The following account was received from the lips of a brave and pious captain in one of the Western regiments, as some friends who visited Shiloh on the morning after the battle were conveying him to the hospital.
To mansions in the skies,
I’ll bid farewell to every fear,
Summary historical perspective on the battle
Union losses out of 62,000 troops: 13,047
Missing or captured 2,885
Confederate losses out of 45,000 troops: 10,669
Missing or captured 959
In his memoirs in chapter 25 “Remarks on Shiloh” Grant writes “Up to the battle of Shiloh, I, as well as thousands of other citizens, believed that the rebellion against the Government would collapse suddenly and soon, if a decisive victory could be gained over its armies….” But the intensity and cost in man-power changed his perspective: “I gave up all idea of saving the Union except by complete conquest.”
Though the Union losses were greater than the Confederate, the Union victory would allow for him to push deeper into Southern territory to divide the Confederacy in two. Victory came at a high cost.
In the midst of such pain and suffering what should one do? The above account which Horatio Hackett recounts shows some dealt with the harshness of their suffering through the lens of faith. The hymn “When I can Read My Title Clear” by Isaac Watts was first published under the heading "The Hopes of Heaven our Support under Trials on Earth" in his 1707 Hymns and Spiritual Songs:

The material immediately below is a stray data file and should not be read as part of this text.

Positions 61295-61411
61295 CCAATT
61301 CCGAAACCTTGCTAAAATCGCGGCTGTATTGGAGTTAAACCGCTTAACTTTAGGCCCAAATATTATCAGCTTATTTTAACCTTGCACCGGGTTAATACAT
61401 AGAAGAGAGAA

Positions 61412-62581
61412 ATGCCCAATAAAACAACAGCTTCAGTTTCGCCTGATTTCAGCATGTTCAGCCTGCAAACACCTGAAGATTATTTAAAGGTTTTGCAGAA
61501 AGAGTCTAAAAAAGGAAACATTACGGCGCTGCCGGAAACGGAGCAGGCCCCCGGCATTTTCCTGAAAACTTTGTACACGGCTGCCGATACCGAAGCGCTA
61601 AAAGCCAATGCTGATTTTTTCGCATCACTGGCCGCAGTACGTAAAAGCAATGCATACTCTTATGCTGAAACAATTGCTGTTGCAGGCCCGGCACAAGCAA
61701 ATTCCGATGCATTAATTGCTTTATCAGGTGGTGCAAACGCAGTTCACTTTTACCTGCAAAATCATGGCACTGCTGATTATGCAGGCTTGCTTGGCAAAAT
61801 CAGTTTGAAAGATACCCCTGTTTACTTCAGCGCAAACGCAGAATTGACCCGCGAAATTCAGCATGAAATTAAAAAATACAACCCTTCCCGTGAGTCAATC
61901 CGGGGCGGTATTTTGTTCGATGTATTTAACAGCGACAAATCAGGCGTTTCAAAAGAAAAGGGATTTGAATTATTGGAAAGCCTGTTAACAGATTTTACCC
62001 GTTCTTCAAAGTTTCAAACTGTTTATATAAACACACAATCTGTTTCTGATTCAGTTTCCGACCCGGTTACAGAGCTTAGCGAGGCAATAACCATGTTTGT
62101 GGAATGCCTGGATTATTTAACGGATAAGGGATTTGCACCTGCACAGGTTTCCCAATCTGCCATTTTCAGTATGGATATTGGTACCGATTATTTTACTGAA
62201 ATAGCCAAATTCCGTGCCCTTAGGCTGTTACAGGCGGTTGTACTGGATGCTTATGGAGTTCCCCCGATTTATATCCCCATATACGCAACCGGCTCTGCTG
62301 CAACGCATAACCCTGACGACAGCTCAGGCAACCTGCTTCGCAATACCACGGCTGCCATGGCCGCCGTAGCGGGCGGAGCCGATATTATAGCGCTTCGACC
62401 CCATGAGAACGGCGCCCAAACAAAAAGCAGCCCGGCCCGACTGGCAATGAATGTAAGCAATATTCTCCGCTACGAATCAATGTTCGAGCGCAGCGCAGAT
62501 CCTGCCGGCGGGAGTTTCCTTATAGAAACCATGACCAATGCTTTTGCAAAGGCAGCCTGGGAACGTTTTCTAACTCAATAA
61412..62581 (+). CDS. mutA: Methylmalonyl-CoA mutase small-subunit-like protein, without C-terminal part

So there on the Shiloh battlefield where death, pain and sorrow were abundant, for many of the men this well-known hymn became a call to look to Jesus’ promise as a way of dealing with the “storms of sorrow” that night and yet also an offering of praise to Jesus for His willingness to “die a death of agony for me”.
1) Talk about the shift from early war “optimism” that the conflict would be brief and end soon to the “reality” that it was going to be a “long hard road to Richmond”. Explore why human nature often “presumes” desired outcomes more often than realistically thinking through what might happen and exploring ways to overcome the difficulties to accomplish the goal.
2) Would there be many who would join in today if someone started singing a Christian song on a battlefield filled with wounded & dying soldiers? What does that say about our culture today? Does that make you glad or sad?